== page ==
James Cameron, the director ofAvatar: The Way of Water, joins the ranks of Martin Scorsese, Francis Ford Coppola, Denis Villeneuve, and Ridley Scott as directors who have something to say about the superhero genre

The Academy Award-winning director is currently making his rounds on the press tour for his long-awaited sequel to 2009’s Avatar, which is the highest-grossing film of all time. With three sequels to the film already waiting in the wings (set to star Sam Worthington and Zoe Saldaña reprising their roles as Jake and Neytiri), Cameron is ready to show off his big-budget franchise. 

The Avatar franchise faces some competition with other massive blockbusters, mainly the dominance of superhero movies from the Marvel Cinematic Universe and the DC Extended Universe, which have created a fan following that continues to grow as they experiment within the confines of the genre. 

Superhero films in general have faced a lot of criticism for many filmmakers over the years, but Cameron has a very specific criticism of the two cinematic universes.

James Cameron on the superhero genre'Avatar: The Way of Water'Credit: 20th Century Studios

James Cameron on the Superhero Genre

During his interview with the New York Times,Cameron weighed in on the superhero film franchise debate, giving a slight dig at how the genre handles character development. 

Since Avatar: The Way of Water focuses on how Jake and Neytiri have grown with their family, which now includes several children, Cameron finds it confounding how characters in superhero films, especially those who are parents, could act in dangerous ways without considering their lives or how it affects the lives of their children.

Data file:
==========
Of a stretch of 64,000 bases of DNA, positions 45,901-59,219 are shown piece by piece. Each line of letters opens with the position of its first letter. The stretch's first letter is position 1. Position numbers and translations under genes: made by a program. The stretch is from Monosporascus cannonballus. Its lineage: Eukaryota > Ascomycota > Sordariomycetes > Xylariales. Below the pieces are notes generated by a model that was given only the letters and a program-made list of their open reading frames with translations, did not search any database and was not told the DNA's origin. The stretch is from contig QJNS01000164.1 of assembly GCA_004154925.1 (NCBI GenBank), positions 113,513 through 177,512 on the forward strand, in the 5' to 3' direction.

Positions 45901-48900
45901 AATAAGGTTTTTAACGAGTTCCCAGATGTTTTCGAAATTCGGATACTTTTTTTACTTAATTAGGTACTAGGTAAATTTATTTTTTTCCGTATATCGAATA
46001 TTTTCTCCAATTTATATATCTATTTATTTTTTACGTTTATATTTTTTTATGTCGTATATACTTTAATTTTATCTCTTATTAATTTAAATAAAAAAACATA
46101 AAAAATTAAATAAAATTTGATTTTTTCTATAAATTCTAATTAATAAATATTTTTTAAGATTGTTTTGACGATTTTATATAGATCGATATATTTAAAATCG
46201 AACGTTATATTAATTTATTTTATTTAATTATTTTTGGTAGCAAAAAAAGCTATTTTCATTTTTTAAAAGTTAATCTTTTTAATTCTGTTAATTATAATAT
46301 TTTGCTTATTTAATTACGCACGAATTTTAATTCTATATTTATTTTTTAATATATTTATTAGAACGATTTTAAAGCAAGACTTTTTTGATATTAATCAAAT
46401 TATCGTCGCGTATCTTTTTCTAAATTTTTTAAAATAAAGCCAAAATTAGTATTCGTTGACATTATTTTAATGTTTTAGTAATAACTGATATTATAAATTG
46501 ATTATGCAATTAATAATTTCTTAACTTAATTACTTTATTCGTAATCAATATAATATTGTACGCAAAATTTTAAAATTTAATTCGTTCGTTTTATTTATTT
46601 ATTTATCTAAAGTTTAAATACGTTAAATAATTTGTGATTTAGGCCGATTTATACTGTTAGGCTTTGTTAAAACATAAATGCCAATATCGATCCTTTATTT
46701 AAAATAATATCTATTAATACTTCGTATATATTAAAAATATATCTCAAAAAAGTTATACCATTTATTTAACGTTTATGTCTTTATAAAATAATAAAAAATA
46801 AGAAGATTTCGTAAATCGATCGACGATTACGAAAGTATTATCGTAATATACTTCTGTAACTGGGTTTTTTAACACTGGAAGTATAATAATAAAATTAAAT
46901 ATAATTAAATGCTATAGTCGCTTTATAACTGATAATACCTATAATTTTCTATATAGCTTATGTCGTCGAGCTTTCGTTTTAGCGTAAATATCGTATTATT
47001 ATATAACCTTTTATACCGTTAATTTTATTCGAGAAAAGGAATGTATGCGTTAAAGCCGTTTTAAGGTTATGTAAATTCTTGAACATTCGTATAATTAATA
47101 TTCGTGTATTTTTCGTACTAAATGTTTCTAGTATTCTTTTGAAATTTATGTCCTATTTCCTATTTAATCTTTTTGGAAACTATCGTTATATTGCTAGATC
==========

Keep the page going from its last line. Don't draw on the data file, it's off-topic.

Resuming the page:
In his interview, Cameron says: 

“When I look at these big, spectacular films—I’m looking at you, Marvel and DC—it doesn’t matter how old the characters are, they all act like they’re in college. They have relationships, but they really don’t. They never hang up their spurs because of their kids. The things that really ground us and give us power, love, and a purpose? Those characters don’t experience it, and I think that’s not the way to make movies.”

How Can Marvel and DC Address Cameron’s Criticism? 

The MCU has shown numerous characters undergoing growth and stepping away from the superhero lifestyle after developing relationships and having children, with prime examples including Hawkeye (Jeremy Renner) and Tony Stark (Robert Downey Jr.) in Avengers: Endgame, and Wanda’s (Elizabeth Olsen) and Vision’s (Paul Bettany) entire relationship.

James Cameron on the superhero genre'WandaVision'Credit: Disney Platform Distribution/Warner Bros. Domestic Television Distribution

Although these heroes are eventually dragged into the fight, it’s not a decision any of them make lightly. The goal of these heroes is to protect those they care about. It’s like an extravagant war movie that is removed from reality. 

As for the DCEU, the universe hasn’t explored the complex relationships people have with their loved ones, but there are still meaningful relationships that give the DC superheroes their purposes. 

One thing should be clear—having children is not a requirement for any person to grow into a fully developed and complex adult. 

What makes a character complex is the stories with smaller, personal stakes and the tough, yet relatable decision they have to make to protect others. 

James Cameron on the superhero genre'Avengers: Endgame'Credit: Walt Disney Studios Motion Pictures

Sure, Marvel and DC are not the greatest at showing off the complex character development of all of their characters (excluding WandaVisionand Lokifrom this conversation), but they offer decent character development that is engaging for audiences of all ages. 

I don’t expect many movies from the superhero genre to explore the complex relationship and morality of characters like Cameron would like them to. Would it be nice? Sure, but I won’t hold my breath until it happens. And when it does happen, I am surprised and often moved to a tear or two. 

What do you think about Cameron’s take? Let us know in the comments!

Source: The New York Times